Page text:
Mindboggling: Preliminaries to a science of the mind by Roy Harris. Do you have a mind? Answers to this question have divided Western thinkers for centuries, and still do. Mindboggling sets out to identify a nucleus of basic issues about the mind, and present the main arguments for and against in each case. Targeted to a lay readership, each chapter discusses a different theory, myth or idea about the mind. Anticipate wails from theorists whose theories have been given short shrift. Mindboggling is available on Amazon, from Bookshops or direct from Publishers.
Science on Television by Bienvenido León.
The book is a clear and systematic guide to the narrative and rhetorical techniques used by science documentary filmmakers. The book is priced at £18.50, but for direct orders we are offering a 20% discount.
Motivating Science is a collection of articles from the first five years of The Pantaneto Forum. We are offering a 20% discount for direct orders.
One area which is poorly understood, not least by scientists, is “Risk”. In “Fallacies of Risk”, Sven Hansson elaborates ten such fallacies which are commonly found in public debates on risk. According to Hansson: “exposing fallacious reasoning is much like garbage collecting: Neither task can ever be completed, since new material arrives all the time”. However, it is nevertheless important to expose bad thinking whenever it arises.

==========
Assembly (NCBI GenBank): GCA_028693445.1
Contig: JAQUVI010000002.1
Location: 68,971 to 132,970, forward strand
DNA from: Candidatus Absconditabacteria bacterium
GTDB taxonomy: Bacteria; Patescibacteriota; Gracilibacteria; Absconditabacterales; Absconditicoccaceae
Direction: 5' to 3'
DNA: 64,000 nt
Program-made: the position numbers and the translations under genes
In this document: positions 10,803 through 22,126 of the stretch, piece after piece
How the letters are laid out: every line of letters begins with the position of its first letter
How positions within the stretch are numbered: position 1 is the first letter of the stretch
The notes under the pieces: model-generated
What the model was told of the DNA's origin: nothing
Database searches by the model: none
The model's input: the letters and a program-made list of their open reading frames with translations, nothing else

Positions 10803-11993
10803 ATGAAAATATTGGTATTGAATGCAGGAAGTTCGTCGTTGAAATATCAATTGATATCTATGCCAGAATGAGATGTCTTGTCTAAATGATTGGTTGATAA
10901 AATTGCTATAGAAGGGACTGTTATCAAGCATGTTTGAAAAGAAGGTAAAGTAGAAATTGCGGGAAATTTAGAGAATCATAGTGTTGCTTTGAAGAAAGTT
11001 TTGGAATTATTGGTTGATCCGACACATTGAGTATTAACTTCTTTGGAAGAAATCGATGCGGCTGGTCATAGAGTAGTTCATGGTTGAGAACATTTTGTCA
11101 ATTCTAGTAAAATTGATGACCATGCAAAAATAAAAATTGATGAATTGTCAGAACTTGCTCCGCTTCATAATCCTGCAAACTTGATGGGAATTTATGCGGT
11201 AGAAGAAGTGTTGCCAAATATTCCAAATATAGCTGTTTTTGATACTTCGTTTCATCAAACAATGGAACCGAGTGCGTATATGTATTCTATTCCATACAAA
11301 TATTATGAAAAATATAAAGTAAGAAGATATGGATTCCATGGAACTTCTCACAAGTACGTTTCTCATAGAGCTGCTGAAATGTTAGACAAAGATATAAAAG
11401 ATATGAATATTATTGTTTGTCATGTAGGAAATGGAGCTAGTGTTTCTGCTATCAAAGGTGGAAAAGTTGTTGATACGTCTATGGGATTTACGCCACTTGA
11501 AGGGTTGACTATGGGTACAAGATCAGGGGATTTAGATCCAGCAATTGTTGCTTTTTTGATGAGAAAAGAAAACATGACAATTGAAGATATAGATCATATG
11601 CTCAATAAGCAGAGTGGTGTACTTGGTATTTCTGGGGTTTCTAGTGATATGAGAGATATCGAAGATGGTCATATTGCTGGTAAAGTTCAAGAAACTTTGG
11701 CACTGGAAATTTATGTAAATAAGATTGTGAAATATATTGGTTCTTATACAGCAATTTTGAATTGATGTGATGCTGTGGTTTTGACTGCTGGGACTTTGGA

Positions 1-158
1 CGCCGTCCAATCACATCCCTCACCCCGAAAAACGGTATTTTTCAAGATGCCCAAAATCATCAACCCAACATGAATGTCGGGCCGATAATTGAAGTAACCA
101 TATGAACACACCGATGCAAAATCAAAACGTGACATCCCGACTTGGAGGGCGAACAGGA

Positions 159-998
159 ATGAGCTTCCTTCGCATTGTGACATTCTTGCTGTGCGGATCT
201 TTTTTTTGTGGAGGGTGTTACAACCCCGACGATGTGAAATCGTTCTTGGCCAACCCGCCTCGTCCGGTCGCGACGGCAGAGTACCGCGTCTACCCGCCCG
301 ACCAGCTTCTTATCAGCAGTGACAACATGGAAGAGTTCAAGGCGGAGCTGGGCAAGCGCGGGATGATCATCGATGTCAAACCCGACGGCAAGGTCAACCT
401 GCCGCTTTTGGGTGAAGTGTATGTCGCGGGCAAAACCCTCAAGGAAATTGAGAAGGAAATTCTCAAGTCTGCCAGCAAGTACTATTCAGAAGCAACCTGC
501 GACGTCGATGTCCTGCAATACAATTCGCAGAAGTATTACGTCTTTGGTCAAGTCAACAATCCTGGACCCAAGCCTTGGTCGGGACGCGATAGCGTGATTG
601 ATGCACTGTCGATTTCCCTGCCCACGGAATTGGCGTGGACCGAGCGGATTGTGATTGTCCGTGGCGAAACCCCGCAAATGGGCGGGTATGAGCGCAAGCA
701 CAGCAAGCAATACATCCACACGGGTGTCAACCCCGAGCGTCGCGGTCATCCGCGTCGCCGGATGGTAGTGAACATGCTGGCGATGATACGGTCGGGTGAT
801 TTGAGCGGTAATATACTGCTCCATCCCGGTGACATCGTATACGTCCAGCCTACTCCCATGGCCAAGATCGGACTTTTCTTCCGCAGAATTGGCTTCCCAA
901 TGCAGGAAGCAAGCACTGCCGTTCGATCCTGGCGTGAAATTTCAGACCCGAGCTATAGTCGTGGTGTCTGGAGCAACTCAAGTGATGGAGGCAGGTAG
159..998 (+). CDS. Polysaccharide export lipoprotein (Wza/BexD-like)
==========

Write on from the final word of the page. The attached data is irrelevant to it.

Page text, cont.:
Can the love of learning be taught? According to Rodney Nillsen the direct answer to this question is: “unlikely”. But the challenge (and privilege) for teachers is “to create an environment in which it may occur”. In Rodney Nillsen’s article, using examples from mathematics and history, he explores some of the issues raised by the question and explains ideas for teaching, which promote a joy in learning as well as in teaching.
In dealing with ecological problems, now and in the future, T.N. Narasimhan argues for the importance of human qualities and societal issues in our adaptation to our environment. In “Limitations of science and adapting to Nature” he argues that these “beyond science” imperatives are an integral part of any environmental debate.
A plea to improve both the understanding and perception of science is always welcome. That this plea is directed at scientists, politicians and the general public in such an important area as the management of the planet on which we all reside is as important as it is opportune. In “A Precautionary Tale: Towards a Sustainable Philosophy of Science”, Andrew Baker posits that we should stop worrying about proving cause and effect and concentrate on “not doing harm”. A bit more “open-minded humility” and a bit less overstating the capabilities of science would go a long way.
Nigel Sanitt Editor